Coral Reefs

, Volume 32, Issue 4, pp 923–934 | Cite as

Lipid biomarkers in Symbiodinium dinoflagellates: new indicators of thermal stress

  • J. Kneeland
  • K. HughenEmail author
  • J. Cervino
  • B. Hauff
  • T. Eglinton


Lipid content and fatty acid profiles of corals and their dinoflagellate endosymbionts are known to vary in response to high-temperature stress. To better understand the heat-stress response in these symbionts, we investigated cultures of Symbiodinium goreauii type C1 and Symbiodinium sp. clade subtype D1 grown under a range of temperatures and durations. The predominant lipids produced by Symbiodinium are palmitic (C16) and stearic (C18) saturated fatty acids and their unsaturated analogs, the polyunsaturated fatty acid docosahexaenoic acid (C22:6, n-3; DHA), and a variety of sterols. Prolonged exposure to high temperature causes the relative amount of unsaturated acids within the C18 fatty acids in Symbiodinium tissue to decrease. Thermal stress also causes a decrease in abundance of fatty acids relative to sterols, as well as the more specific ratio of DHA to an algal 4-methyl sterol. These shifts in fatty acid unsaturation and fatty acid-to-sterol ratios are common to both types C1 and D1, but the apparent thermal threshold of lipid changes is lower for type C1. This work indicates that ratios among free fatty acids and sterols in Symbiodinium can be used as sensitive indicators of thermal stress. If the Symbiodinium lipid stress response is unchanged in hospite, the algal heat-stress biomarkers we have identified could be measured to detect thermal stress within the coral holobiont. These results provide new insights into the potential role of lipids in the overall Symbiodinium thermal stress response.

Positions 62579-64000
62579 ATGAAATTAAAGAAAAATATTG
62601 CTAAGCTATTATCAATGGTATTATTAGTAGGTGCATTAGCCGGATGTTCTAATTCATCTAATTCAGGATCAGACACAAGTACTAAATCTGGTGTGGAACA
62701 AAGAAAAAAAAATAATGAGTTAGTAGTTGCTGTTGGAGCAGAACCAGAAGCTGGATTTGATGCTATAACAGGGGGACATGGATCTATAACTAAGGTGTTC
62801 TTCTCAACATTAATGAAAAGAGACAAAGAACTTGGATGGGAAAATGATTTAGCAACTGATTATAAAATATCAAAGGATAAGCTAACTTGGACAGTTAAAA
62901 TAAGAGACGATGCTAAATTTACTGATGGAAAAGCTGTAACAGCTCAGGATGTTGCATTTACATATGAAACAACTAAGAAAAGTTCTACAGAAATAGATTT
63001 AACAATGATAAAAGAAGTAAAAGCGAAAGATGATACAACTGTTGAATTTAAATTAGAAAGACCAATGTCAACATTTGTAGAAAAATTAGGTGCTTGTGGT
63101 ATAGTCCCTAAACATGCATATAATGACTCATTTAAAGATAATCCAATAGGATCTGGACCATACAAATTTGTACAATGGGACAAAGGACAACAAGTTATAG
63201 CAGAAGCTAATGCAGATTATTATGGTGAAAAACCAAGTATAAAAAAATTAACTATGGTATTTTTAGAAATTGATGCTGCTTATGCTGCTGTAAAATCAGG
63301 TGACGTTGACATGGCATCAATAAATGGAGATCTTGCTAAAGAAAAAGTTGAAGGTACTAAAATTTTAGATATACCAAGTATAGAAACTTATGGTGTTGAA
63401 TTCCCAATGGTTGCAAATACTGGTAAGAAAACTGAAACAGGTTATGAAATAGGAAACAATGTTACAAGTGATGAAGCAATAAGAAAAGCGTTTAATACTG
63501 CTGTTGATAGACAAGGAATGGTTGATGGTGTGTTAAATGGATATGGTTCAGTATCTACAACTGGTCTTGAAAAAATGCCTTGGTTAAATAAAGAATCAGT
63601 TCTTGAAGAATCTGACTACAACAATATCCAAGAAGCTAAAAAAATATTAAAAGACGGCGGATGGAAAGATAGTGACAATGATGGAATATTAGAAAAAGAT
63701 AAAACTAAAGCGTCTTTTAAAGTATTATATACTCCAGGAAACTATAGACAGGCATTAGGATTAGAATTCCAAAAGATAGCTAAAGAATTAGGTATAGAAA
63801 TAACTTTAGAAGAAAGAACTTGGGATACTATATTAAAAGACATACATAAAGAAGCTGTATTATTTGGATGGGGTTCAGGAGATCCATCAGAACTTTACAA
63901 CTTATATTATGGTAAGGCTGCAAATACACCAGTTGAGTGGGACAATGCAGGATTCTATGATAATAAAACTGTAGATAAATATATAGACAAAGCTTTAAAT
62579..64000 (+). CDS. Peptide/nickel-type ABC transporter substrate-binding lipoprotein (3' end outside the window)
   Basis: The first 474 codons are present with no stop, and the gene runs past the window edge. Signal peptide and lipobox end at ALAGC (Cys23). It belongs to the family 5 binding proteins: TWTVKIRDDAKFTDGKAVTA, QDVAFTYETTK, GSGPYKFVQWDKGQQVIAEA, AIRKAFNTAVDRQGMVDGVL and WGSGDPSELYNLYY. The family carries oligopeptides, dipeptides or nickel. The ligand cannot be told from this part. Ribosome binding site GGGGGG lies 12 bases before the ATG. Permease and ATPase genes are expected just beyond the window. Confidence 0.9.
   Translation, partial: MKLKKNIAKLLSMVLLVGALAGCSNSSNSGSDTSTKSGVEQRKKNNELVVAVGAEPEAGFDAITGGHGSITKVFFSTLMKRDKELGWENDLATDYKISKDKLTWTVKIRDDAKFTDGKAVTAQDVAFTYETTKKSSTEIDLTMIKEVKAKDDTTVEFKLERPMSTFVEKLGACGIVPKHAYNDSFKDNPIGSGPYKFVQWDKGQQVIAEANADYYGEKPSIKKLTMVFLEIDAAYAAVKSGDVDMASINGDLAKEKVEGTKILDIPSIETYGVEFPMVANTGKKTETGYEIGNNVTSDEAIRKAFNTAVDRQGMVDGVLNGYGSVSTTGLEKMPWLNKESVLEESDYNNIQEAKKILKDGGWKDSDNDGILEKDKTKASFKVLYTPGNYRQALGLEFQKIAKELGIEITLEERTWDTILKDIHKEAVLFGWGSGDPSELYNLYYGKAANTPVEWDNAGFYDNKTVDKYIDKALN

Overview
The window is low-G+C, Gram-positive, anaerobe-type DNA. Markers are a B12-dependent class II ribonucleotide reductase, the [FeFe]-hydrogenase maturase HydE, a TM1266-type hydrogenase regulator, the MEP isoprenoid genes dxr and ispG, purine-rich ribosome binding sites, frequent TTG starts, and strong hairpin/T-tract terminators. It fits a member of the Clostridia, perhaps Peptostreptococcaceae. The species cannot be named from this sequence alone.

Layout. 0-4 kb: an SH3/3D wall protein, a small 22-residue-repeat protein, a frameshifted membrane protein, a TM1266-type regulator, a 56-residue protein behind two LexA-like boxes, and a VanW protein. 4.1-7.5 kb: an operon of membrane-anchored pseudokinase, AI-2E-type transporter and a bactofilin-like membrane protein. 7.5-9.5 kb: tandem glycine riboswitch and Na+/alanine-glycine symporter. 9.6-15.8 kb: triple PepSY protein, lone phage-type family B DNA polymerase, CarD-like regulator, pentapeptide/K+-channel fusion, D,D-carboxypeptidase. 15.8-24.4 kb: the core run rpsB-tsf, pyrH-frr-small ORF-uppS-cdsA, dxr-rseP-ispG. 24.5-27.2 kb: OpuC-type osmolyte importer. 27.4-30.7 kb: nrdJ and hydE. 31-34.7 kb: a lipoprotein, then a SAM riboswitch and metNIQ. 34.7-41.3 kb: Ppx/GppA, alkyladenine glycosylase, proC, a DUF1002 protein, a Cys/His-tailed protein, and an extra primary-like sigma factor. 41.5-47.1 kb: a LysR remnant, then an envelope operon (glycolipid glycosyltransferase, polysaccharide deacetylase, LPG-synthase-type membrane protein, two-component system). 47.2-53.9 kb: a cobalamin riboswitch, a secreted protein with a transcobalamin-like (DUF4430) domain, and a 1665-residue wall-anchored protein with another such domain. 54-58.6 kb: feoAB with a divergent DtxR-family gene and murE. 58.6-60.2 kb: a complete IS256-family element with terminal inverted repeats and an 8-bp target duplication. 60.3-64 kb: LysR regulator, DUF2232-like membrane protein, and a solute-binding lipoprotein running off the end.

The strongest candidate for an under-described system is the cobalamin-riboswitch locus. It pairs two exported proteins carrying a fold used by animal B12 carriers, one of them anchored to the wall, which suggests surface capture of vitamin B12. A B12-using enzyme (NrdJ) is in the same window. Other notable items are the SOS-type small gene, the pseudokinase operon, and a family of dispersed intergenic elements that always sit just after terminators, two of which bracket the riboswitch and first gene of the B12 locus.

Lipid biomarkers Thermal stress Symbiodinium Fatty acid unsaturation Thermal sensitivity 



Daniel Montluçon and Nick Drenzek assisted with lipid analyses. This research was supported by Award No. USA 00002 to K. Hughen made by King Abdullah University of Science and Technology (KAUST). This manuscript benefitted significantly from the helpful comments of two anonymous reviewers.

Supplementary material

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Supplementary material 1 (DOC 25 kb)
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Supplementary material 3 (XLS 79 kb)


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Copyright information

© Springer-Verlag Berlin Heidelberg 2013

Authors and Affiliations

  • J. Kneeland
    • 1
  • K. Hughen
    • 1
    Email author
  • J. Cervino
    • 1
  • B. Hauff
    • 2
  • T. Eglinton
    • 1
    • 3
  1. 1.Department of Marine Chemistry and GeochemistryWoods Hole Oceanographic InstitutionWoods HoleUSA
  2. 2.Department of ZoologyMichigan State UniversityEast LansingUSA
  3. 3.Geological InstituteEidgenössische Technische HochschuleZurichSwitzerland

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